The Native Daughters of the Golden West maintain a permanent record of information concerning California Pioneers who resided or were born in California before December 31, 1869.

Brierly, Samuel Valentine, 63 or 64
Indexed as Bushly, Marshall 28 b. IA farmer, Barbara 27 b. MO keeping house, Samuel 10 b. Missouri, Male (can’t read name) 6 b.? Nebraska, male ?Grant 1 b. Kansas, Samuel 63 retired farmer b. ? Virginia,
Goodman, Wm. 21 b. MO farm laborer, Martha 18 b. MO domestic.

Samuel is living with his son’s family, also the two youngest Goodman children. Mary must have died. It was sometime after this that they went to California again. Samuel died there in 1879.

Brierly, Thomas
The Gazette
March 13, 1849
Regular Packet
From St. Louis to Davenport
The fine and fast passenger steamer, ARCHER, Capt. Thomas H. Brierly, Master, has commenced her regular trips as a packet between the above named ports. Leaving St. Louis every Wednesday she will arrive at Davenport every Saturday, and leaving Davenport on Saturdays will reach St. Louis on Wednesdays. Freight will be taken at the lowest rates, and every attention will be paid to the comfort of passengers.
transcribed by Georgeann McClure

Brierly genforum site
I have a copy of an old magazine article about Capt. Thomas H. Brierly of St. Joseph, MO. He was born about 1807 (possibly Cincinnati)and died 1889 in Andrew County, MO. His brother was Samuel Valentine Brierly and they were sons of Thomas (of Baltimore) and Elizabeth Howlett Brierly. Children of Thomas H. Brierly listed in the article are Ella, Mary, Georgia, Senora, Emma and Alfred (who was involved in an international scandal). Captain Brierly ran riverboats from St. Louis to St. Joseph. He apparently lived in St. Joseph in a fine home, built by slave labor, and he lost it after the Civil War. I hope this information is of interest to someone.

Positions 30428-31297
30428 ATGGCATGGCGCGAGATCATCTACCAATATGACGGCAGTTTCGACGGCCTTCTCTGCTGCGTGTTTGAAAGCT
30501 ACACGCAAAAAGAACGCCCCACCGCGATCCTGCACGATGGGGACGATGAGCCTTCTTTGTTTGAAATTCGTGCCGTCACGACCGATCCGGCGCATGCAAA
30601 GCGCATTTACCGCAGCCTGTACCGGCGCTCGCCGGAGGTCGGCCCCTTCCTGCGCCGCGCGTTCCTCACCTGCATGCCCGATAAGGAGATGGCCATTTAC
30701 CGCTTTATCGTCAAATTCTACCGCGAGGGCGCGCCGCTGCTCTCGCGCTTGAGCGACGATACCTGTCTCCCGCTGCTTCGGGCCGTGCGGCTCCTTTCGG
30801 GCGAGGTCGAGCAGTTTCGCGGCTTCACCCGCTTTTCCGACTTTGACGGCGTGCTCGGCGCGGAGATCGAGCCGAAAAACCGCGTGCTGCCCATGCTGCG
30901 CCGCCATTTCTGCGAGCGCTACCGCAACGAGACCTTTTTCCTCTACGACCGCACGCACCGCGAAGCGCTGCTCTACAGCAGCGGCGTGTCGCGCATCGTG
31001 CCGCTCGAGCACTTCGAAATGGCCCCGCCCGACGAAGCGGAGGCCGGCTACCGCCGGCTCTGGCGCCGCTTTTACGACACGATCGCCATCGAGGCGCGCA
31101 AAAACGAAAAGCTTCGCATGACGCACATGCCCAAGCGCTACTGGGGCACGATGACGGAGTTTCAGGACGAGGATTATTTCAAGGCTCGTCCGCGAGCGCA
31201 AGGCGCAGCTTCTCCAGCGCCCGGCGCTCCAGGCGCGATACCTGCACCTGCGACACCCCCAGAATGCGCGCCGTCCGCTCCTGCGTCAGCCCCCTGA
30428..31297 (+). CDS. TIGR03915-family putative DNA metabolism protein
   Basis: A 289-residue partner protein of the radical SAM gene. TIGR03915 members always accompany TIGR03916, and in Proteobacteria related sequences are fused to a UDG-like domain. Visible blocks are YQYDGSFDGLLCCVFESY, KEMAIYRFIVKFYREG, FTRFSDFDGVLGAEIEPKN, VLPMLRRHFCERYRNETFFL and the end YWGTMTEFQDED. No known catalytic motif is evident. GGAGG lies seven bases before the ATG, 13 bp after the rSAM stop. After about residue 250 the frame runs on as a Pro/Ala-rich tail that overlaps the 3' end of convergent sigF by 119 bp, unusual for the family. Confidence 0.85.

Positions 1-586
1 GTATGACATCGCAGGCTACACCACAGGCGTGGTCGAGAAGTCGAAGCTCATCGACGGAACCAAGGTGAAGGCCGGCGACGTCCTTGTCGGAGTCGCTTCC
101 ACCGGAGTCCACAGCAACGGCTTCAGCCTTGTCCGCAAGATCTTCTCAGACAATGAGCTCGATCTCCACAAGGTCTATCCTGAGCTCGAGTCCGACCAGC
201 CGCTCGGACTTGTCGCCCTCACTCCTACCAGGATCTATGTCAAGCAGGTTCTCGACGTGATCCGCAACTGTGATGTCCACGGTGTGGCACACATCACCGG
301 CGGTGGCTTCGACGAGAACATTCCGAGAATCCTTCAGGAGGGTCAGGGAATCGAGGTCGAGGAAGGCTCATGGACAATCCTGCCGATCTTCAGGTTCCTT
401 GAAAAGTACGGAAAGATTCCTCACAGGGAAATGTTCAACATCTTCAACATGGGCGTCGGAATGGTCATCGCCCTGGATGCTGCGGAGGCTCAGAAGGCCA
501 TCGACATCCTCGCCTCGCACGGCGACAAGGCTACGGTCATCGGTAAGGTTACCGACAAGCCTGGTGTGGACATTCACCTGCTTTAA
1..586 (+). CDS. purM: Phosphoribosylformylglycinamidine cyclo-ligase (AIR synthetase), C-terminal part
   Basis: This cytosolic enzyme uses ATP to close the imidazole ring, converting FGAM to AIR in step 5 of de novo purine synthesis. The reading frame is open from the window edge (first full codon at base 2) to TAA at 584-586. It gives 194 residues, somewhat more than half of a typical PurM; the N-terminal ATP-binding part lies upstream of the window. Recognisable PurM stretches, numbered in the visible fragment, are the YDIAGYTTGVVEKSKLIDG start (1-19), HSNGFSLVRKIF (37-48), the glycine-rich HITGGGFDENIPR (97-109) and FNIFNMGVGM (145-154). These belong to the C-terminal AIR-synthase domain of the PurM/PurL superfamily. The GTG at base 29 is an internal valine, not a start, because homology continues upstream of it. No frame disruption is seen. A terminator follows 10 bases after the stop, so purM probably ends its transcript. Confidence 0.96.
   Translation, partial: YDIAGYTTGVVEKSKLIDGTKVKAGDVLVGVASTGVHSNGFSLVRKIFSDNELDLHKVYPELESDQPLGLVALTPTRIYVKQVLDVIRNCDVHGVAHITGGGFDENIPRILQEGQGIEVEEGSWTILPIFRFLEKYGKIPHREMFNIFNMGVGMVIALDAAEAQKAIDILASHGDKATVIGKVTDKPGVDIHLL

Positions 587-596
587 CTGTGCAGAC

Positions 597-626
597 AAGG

This was posted by Margie Gilliland GillML@aol.com <mailto:GillML@aol.com>

Brierly, Thomas H.
Thomas Brierly from St. Joseph Missouri owned the following steamers: “F. X. Aubrey”, “El Paso”, and “Polar Spar” among others.
Picture from:
Missouri Historical Review" volume LXVII (67), number 2, January 1973

Submitted by Gene Brierly, Brierly family researcher

From Davidadamlewis@msn.com
As far as I can tell the article got it wrong. Thomas H Brierly married Mary Elizabeth Withrow on May 23, 1841 in Hancock Co., IL. He was born about 1822 in OH and died before 1880 in MO.
Children are:
Eva Brierly was born about 1843 in Lee Co., IA.
Pauline Brierly was born about 1845 in Lee Co., IA.
Thomas H Brierly was born about 1848 in MO.

Family is in Ward 5, St. Louis, MO in 1850 census.
They are in Marian Township, Buchanan Co., MO in 1860.
In Ward 6, St. Louis, MO in 1870.

August 26, 1850: